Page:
Inclusive growth is an increasingly urgent local priority.

Facing challenges from the well-publicized loss of manufacturing jobs (and growth of lower-paying positions), to rising housing costs and lack of access to transit, a growing share of the population in most regions is struggling to access opportunity. These trends threaten individuals’ futures and the trajectory of regional growth, creating both a moral and a business imperative to act.

Regional economic development organizations have a significant role to play, but that will require a continuing evolution in the field.

As regional organizations representing the business community, EDOs have the potential to add new resources and perspectives to local coalitions addressing what is arguably the defining economic and social challenge facing cities and regions. But this will not necessarily be a straightforward or comfortable process. EDOs will need to continue an evolution from prioritizing business attraction and marketing to making long-term investments in competitiveness, while also focusing on ensuring that more residents can connect to economic gains. This process will involve managing pressures from stakeholders representing both entrenched interests and advocating for dramatic transformation.

A new narrative can lay groundwork for action.

Facing a growing challenge spanning a multitude of policy areas, geographies, and populations—some historically beyond the purview of economic development—EDOs will likely struggle at first to develop a cohesive response. The Inclusive Economic Development Lab responded to this conundrum by leading EDOs through the process of creating a narrative examining populations excluded from prosperity, the barriers they face, the costs of that exclusion, and how the EDOs’ tools could be applied to seek solutions. This approach provides an outlet for EDOs to strategically examine the problem and how it relates to their growth mission, deepen local partnerships, lay the groundwork for necessary institutional change, and ultimately better position their efforts for success.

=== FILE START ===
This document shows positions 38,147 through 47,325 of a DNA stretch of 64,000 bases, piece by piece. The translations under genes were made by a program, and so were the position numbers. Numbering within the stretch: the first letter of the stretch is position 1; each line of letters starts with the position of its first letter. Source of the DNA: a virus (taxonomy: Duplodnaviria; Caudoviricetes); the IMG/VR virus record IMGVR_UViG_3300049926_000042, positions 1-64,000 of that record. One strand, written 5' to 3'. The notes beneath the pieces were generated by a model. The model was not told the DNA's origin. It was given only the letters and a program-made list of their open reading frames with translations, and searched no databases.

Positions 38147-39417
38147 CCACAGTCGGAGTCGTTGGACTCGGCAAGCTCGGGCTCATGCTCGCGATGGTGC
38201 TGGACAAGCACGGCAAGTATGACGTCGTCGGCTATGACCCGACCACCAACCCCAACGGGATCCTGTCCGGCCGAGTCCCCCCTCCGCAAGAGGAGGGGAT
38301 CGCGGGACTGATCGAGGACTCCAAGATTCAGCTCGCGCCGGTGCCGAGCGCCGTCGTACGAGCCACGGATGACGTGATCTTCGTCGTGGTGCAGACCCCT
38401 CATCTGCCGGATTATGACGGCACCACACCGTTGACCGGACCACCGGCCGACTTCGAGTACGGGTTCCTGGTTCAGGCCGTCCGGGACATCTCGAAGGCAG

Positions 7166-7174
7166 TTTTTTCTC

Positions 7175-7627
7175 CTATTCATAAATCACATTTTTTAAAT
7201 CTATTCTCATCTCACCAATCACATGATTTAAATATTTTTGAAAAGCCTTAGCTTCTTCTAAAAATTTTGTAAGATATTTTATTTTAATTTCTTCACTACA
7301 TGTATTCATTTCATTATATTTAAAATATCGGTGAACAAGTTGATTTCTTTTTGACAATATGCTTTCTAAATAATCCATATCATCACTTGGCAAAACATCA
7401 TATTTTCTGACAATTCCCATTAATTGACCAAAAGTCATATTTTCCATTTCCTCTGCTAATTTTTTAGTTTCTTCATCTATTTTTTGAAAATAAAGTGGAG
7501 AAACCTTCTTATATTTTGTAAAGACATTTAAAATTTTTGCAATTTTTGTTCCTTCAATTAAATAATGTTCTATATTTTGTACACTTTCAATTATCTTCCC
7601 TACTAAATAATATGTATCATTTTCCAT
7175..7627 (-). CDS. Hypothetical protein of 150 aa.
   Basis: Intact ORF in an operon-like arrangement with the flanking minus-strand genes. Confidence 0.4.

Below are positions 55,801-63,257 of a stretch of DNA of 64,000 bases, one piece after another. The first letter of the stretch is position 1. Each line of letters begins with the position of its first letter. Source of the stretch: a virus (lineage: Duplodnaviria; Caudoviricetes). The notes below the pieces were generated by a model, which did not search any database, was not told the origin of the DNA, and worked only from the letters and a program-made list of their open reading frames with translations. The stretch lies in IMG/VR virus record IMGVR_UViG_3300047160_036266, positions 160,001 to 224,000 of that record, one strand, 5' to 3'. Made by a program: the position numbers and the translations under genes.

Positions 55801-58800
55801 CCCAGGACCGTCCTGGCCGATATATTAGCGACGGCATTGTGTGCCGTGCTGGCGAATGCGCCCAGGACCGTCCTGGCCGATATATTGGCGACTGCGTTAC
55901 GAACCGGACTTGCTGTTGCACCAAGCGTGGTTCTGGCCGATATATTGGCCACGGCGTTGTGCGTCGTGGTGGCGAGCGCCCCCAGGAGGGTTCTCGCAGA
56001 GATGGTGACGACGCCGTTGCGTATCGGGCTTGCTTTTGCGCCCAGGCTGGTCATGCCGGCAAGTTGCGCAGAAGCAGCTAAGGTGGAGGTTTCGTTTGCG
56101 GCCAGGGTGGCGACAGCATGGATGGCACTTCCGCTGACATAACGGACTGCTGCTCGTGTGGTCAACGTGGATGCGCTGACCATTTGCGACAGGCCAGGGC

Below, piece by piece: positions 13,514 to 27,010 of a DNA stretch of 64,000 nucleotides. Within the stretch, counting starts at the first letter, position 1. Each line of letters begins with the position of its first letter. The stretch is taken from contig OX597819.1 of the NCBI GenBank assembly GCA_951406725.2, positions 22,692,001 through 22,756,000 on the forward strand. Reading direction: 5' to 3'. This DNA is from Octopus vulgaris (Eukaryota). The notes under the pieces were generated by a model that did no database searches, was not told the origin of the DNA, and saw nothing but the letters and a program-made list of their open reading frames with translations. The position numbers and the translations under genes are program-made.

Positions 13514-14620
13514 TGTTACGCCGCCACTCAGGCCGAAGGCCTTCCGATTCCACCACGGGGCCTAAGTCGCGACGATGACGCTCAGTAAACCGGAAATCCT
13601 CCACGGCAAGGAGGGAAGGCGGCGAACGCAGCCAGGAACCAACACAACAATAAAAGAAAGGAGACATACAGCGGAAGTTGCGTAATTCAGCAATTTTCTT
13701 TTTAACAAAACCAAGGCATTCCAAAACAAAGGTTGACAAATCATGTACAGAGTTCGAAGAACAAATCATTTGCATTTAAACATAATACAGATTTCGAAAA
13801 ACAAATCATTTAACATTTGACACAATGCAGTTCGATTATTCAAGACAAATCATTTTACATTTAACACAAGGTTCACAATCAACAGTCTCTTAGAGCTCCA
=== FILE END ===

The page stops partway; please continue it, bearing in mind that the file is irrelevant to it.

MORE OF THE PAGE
EDOs will need to be strategic about how they intervene.

With a multitude of challenges and demands from stakeholders, EDOs face no shortage of potential areas for action. But to develop an effective and sustainable response, they need to think carefully about their strengths and how they could be deployed against their region’s challenges (assuming the absence of major new resources). This process should also consider the potential to link and collaborate with existing efforts in the region (especially in the areas of community and workforce development). This paper and the companion paper outline potential areas for engagement around:

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  • Practice (e.g., expanding access to business networks and better targeting programs that help companies);
  • Policy (e.g., advocating for new investments in transit and affordable housing); and
  • Partnership (e.g., using their convening power to unite and educate leaders across sectors and communities).

A vanguard of EDOs, including those profiled in this report, are in the process of developing a response to the inclusive growth challenge in these areas. Their leadership will help determine how metropolitan America responds to an accelerating mix of disruptive forces facing the U.S. over the coming decades.